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by J. Vazquez

October 30, 2019

What’s the first thing that comes to mind when you hear the word “CURIOSITY”?  Is it 

  1. “what killed the cat”?  (for an interesting history on the origins of this proverb, click here

  2. the Mars rover?  


Despite the negative connotation of the  “Curiosity killed the cat” adage (indicating that sometimes the desire to find things out can produce more harm than good), I am quite fond of the straight forward definition of curiosity as “the desire to learn or know about anything; inquisitiveness.”  


Right Photo Source 

To me, curiosity is the characteristic I most value on my students, 3Dent employees and clients.  Curiosity is what leads to new discoveries, not being satisfied with what is, but asking “what if?” and digging deeper.  During the down cycle of the offshore oil industry, we at 3Dent took some time to pursue some of our curiosities about the industry and to ask “What if?” in approaching problems we are typically asked to solve in the industry. 


Below, I list my 4 most favorite quotes about curiosity from the below website:


  • The important thing is not to stop questioning. Curiosity has its own reason for existing - Albert Einstein

  • Much of what I stumbled into by following my curiosity and intuition turned out to be priceless later on - Steve Jobs

  • Curiosity keeps leading us down new paths - Walt Disney

  • Blessed are the curious for they shall have adventures - Anonymous


While researching “curiosity” online, I came across a 2010 article, “The Power of Curiosity,” by Todd Kashdan.  Here is a quote from that article:


“… curiosity [:] a state of active interest or genuinely wanting to know more about something — creates an openness to unfamiliar experiences, laying the groundwork for greater opportunities to experience discovery, joy and delight.”


This article pretty much covers all the reasons why I am so keen on curiosity.  These are my take-aways:


  1. 5 Benefits of Curiosity include health, intelligence, social relationships, happiness and meaning.

  2. “Most of us mistakenly believe that certainty will make us happier than uncertainty.” (but that’s not necessarily the case). 

  3. “Reconnect with play.”  This reminds me of something I learned a few years ago and apparently forget way too often: “when you are stuck, introduce play.”  The introduction of play does not guarantee that you’ll get unstuck, but it does guarantee that you will at least have a more enjoyable experience.

  4. “Find the unfamiliar in the familiar (awaken your inner Sherlock Holmes”).  Here is a question for those of you who use stairs regularly, either at home or at work.  Do you know how many stair steps there are on the staircase(s) you take just about every day?  In my case, we have 17 + 5 steps at home, and 9+9 at the office.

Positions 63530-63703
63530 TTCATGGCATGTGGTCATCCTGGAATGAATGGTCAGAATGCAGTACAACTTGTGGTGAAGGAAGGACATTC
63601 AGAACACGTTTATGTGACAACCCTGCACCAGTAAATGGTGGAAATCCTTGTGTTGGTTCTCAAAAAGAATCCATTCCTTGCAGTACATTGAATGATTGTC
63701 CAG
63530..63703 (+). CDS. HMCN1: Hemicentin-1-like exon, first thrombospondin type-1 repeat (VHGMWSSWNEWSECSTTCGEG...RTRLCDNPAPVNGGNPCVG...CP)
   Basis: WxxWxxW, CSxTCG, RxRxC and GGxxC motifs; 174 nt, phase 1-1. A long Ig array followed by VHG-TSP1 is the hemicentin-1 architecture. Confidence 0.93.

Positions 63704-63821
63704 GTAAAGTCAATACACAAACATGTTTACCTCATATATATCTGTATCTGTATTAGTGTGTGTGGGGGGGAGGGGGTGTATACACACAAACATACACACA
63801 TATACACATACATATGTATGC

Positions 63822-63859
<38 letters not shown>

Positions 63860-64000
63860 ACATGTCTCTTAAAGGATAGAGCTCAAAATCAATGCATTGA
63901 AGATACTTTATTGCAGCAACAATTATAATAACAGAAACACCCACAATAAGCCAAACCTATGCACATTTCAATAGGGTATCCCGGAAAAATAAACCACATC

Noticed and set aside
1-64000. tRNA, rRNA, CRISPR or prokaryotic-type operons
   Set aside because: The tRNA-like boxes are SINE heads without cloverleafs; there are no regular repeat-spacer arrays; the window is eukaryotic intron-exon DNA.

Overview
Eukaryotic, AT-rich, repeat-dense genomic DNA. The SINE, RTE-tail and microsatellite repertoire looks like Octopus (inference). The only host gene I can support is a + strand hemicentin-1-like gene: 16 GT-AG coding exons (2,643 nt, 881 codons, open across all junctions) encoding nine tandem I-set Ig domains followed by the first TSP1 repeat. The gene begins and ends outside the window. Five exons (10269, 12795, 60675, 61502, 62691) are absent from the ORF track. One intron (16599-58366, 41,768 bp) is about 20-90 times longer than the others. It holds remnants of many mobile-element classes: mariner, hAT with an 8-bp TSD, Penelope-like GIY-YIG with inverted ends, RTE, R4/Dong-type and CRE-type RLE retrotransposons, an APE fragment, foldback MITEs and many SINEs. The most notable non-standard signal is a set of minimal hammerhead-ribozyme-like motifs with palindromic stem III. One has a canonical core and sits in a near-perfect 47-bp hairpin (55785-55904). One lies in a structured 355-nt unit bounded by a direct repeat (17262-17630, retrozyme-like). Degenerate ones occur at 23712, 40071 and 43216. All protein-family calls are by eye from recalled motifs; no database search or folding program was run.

My search also led me to the website, which has very interesting articles on all kinds of topics.  While there, I found quite a bit of information on puzzles - while on the subject of puzzles, I’d like to quote a line from the 2018 movie “Puzzle” (trailer available here): “Life is messy and there is nothing you can do to control anything. When you complete a puzzle, you know that you have made all the right choices…  Faith? Ambition? Love? What other pursuit can give you that kind of perfection?” To me, the only other thing that comes close to the feeling of completing a puzzle is when running a program for the first time, and seeing the answer on the screen (when it works correctly, of course). 


My inquiry on curiosity also led me to sites on what I consider curiosity’s opposite: boredom – you may be surprised to hear this, but like curiosity, boredom is a very interesting topic and has led to many innovations. For starters, “boring” is not an absolute.  I won’t go beyond this, but I’d like to point you to an article that I believe connects curiosity and boredom, entitled “why boredom is anything but boring.”   


I am not quite sure how to bring this segment to a nice close, so I’ll simply leave you with a few links for additional material. If you happen to click on more than 5, I’d like to hear from you, especially if you found something valuable/useful.  (My apologies for the abrupt ending).


Additional resources pertaining to curiosity are listed below.


Here are my favorite puzzles from  I have attempted and solved about half of them.

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